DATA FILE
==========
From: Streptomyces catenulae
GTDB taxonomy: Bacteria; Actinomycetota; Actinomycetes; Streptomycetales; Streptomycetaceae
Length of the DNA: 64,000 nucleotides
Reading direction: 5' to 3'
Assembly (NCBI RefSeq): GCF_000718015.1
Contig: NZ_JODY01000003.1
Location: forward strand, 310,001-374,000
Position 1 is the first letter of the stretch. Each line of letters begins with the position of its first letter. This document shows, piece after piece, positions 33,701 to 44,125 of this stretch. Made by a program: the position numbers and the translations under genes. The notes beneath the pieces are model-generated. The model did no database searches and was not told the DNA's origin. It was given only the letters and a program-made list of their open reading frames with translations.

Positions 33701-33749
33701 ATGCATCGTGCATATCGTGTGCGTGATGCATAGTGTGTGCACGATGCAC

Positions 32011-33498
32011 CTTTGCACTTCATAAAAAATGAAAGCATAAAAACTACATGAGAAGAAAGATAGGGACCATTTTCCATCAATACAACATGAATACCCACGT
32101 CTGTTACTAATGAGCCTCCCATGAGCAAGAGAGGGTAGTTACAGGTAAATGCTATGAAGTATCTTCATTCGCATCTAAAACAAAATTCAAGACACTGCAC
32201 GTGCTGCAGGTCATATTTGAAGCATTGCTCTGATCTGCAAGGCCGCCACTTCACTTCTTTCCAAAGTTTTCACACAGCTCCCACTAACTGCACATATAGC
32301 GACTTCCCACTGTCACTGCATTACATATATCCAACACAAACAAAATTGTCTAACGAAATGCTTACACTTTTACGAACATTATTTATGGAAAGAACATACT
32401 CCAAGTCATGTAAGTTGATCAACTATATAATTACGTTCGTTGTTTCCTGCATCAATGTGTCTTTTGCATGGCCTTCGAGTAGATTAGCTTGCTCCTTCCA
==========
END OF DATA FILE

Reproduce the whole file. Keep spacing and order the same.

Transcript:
From: Streptomyces catenulae
GTDB taxonomy: Bacteria; Actinomycetota; Actinomycetes; Streptomycetales; Streptomycetaceae
Length of the DNA: 64,000 nucleotides
Reading direction: 5' to 3'
Assembly (NCBI RefSeq): GCF_000718015.1
Contig: NZ_JODY01000003.1
Location: forward strand, 310,001-374,000
Position 1 is the first letter of the stretch. Each line of letters begins with the position of its first letter. This document shows, piece after piece, positions 33,701 to 44,125 of this stretch. Made by a program: the position numbers and the translations under genes. The notes beneath the pieces are model-generated. The model did no database searches and was not told the DNA's origin. It was given only the letters and a program-made list of their open reading frames with translations.

Positions 33701-33749
33701 ATGCATCGTGCATATCGTGTGCGTGATGCATAGTGTGTGCACGATGCAC

Positions 32011-33498
32011 CTTTGCACTTCATAAAAAATGAAAGCATAAAAACTACATGAGAAGAAAGATAGGGACCATTTTCCATCAATACAACATGAATACCCACGT
32101 CTGTTACTAATGAGCCTCCCATGAGCAAGAGAGGGTAGTTACAGGTAAATGCTATGAAGTATCTTCATTCGCATCTAAAACAAAATTCAAGACACTGCAC
32201 GTGCTGCAGGTCATATTTGAAGCATTGCTCTGATCTGCAAGGCCGCCACTTCACTTCTTTCCAAAGTTTTCACACAGCTCCCACTAACTGCACATATAGC
32301 GACTTCCCACTGTCACTGCATTACATATATCCAACACAAACAAAATTGTCTAACGAAATGCTTACACTTTTACGAACATTATTTATGGAAAGAACATACT
32401 CCAAGTCATGTAAGTTGATCAACTATATAATTACGTTCGTTGTTTCCTGCATCAATGTGTCTTTTGCATGGCCTTCGAGTAGATTAGCTTGCTCCTTCCA